Log Cabin Chronicles

Royal Orr

With just a waffle fork


It's dark at 5 a.m. now that the time has changed. I was up and out of the house early, heading for Montreal to catch the first morning train to Toronto. The dogs were clamoring to get out and slipped past me, through the door and into the early dawn.

I pointed my truck toward the city.

At 6:30, the alarm clock started chirping and my wife and the kids began the school-morning routine. Fifteen minutes later, our little guy was pushing a waffle around his plate while my older son waited by the toaster. Our daughter, true to type for the adolescent student, was taking a bit longer to get moving.

All of a sudden, the dogs set up a terrible commotion in the driveway. My wife rose from the table to glance out the window.

Coming across the yard were two coyotes, focused with predatory concentration on our dogs who were themselves all raised hair and furious outrage. (Since I last wrote about our dogs, I regret to report that our old spaniel died. We replaced her last month with a gangly young Airedale terrier, a good-hearted but rather goofy creature.)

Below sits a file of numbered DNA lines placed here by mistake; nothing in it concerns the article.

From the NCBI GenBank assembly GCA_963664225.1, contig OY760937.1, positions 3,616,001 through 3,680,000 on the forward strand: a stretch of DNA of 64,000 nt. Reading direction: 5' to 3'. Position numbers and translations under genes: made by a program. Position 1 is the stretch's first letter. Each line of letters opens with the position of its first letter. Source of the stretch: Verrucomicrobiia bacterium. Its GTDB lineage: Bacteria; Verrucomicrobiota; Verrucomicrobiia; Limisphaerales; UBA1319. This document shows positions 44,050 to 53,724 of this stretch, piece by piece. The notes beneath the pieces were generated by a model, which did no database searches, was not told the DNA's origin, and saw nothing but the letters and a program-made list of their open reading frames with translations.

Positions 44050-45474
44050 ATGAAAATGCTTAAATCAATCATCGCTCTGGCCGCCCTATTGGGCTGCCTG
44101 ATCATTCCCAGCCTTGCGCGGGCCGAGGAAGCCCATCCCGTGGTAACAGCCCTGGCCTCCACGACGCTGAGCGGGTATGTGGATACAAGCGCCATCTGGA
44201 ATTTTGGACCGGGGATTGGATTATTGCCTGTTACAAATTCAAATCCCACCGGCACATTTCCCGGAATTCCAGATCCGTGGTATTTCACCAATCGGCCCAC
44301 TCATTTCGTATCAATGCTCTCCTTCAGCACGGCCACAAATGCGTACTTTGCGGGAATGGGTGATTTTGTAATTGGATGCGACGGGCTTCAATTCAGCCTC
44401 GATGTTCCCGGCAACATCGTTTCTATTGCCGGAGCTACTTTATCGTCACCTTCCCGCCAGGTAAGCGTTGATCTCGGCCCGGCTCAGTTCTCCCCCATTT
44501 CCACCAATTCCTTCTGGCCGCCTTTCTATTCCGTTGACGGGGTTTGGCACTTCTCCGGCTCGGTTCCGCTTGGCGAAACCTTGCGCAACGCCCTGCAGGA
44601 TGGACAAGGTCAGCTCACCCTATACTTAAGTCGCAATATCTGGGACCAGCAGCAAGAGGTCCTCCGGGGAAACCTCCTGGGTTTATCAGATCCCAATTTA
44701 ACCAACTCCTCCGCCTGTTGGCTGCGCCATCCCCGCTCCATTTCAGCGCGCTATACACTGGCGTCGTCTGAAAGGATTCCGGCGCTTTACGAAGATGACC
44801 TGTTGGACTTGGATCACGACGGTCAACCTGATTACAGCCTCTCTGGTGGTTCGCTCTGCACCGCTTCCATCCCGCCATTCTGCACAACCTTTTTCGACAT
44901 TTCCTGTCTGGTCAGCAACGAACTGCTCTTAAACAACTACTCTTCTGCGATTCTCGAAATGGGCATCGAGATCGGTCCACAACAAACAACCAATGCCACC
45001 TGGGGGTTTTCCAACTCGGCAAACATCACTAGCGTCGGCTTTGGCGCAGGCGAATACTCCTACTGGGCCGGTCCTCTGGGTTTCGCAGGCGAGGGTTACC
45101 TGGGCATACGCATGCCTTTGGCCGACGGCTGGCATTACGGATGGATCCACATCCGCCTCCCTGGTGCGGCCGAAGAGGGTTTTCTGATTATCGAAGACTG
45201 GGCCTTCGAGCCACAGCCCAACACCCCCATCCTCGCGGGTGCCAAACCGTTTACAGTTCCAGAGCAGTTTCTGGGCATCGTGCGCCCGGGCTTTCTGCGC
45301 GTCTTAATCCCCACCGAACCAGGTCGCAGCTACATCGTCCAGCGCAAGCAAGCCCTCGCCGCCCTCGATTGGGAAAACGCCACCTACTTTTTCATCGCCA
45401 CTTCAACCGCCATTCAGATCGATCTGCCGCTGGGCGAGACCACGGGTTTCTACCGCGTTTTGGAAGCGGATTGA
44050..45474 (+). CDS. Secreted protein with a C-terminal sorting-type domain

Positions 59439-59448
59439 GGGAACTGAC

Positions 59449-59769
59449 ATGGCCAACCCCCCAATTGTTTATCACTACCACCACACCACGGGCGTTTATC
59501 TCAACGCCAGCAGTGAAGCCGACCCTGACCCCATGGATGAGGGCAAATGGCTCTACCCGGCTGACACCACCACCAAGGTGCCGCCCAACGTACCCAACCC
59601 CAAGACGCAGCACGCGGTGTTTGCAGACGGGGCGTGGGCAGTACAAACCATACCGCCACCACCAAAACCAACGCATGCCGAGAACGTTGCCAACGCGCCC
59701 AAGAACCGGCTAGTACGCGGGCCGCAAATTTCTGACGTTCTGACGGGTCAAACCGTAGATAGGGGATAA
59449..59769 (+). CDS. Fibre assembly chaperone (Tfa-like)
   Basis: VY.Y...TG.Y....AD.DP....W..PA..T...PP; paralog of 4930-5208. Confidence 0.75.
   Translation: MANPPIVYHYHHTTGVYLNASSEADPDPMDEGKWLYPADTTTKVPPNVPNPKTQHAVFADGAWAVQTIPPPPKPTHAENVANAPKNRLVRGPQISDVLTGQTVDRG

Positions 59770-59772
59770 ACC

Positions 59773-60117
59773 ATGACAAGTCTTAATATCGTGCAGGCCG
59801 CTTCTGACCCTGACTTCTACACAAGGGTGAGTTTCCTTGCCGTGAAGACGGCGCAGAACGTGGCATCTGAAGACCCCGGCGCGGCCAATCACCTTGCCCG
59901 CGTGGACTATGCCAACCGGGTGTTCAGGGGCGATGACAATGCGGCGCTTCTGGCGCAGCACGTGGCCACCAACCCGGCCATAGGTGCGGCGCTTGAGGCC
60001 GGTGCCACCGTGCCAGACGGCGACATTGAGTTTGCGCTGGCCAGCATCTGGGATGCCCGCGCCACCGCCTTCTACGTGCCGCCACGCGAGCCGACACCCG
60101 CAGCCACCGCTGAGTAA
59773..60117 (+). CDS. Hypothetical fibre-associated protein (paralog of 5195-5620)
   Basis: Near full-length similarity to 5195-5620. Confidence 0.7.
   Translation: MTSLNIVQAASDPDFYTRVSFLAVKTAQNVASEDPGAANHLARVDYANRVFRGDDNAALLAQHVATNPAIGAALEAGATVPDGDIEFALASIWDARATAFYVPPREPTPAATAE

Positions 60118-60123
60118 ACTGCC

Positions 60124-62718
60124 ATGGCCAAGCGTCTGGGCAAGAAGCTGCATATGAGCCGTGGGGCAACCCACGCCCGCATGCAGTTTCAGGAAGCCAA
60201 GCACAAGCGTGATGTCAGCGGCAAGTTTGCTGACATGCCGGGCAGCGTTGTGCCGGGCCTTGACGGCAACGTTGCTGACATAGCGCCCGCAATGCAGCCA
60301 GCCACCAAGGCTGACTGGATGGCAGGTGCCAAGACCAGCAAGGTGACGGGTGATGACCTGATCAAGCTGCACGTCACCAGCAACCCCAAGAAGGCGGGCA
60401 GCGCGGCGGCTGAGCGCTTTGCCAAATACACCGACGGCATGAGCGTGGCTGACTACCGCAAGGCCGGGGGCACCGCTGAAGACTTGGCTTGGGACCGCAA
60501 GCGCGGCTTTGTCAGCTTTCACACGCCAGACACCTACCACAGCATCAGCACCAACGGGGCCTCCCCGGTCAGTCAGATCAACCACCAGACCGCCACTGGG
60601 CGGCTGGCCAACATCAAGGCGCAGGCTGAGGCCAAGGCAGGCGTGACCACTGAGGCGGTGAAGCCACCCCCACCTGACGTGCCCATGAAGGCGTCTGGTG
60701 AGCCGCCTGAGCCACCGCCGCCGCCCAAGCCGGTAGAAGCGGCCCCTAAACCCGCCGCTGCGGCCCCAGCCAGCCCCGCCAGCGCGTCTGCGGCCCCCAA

My wife - in housecoat and bare feet - rushed onto the screened porch at the front of the house. Our two valiant pets, the Airedale pup and the little collie, were standing their ground as my wife began shouting at the coyotes.

But then the pup's nerve failed. She turned to run and the two predators were on her in an instant, nipping and biting at her hind legs.

My wife threw open the porch door and ran across the yard (barefoot in her housecoat), with nothing but a waffle fork in her hand. The coyotes - sensing firm resolve if not advanced hunting technology - fled.

"What would I have done if they hadn't?" my wife wondered over the phone when she called me in Toronto later that day. "I suppose if I'd thought about it, I wouldn't have gone out there."

Well, I've heard about lots of coyote trouble this past summer at a sheep farm in North Hatley and stories that a couple of calves were killed by the critters a month back. And someone at church mentioned that his brother's cat was scooped up as a tasty appetizer just recently. But a broad daylight attack on two good-sized dogs in the front yard of a house - that's bolder than anything I've heard before.

We called the Ministère de la faune. They gave us the names of local trappers who have permits to take coyotes year-round. Maybe we'll call one up.

But I recount this dramatic little slice of country life to Journal readers for reasons of public security. First, perhaps you should think twice about putting little Fluffy out for a late night prowl these days.

But secondly and more important, if you happen to have dealings with my wife, Louise Caron, you've now been forewarned - she's a very tough woman.

Royal Orr's reporting is waffle-free in Hatley, Quebec.

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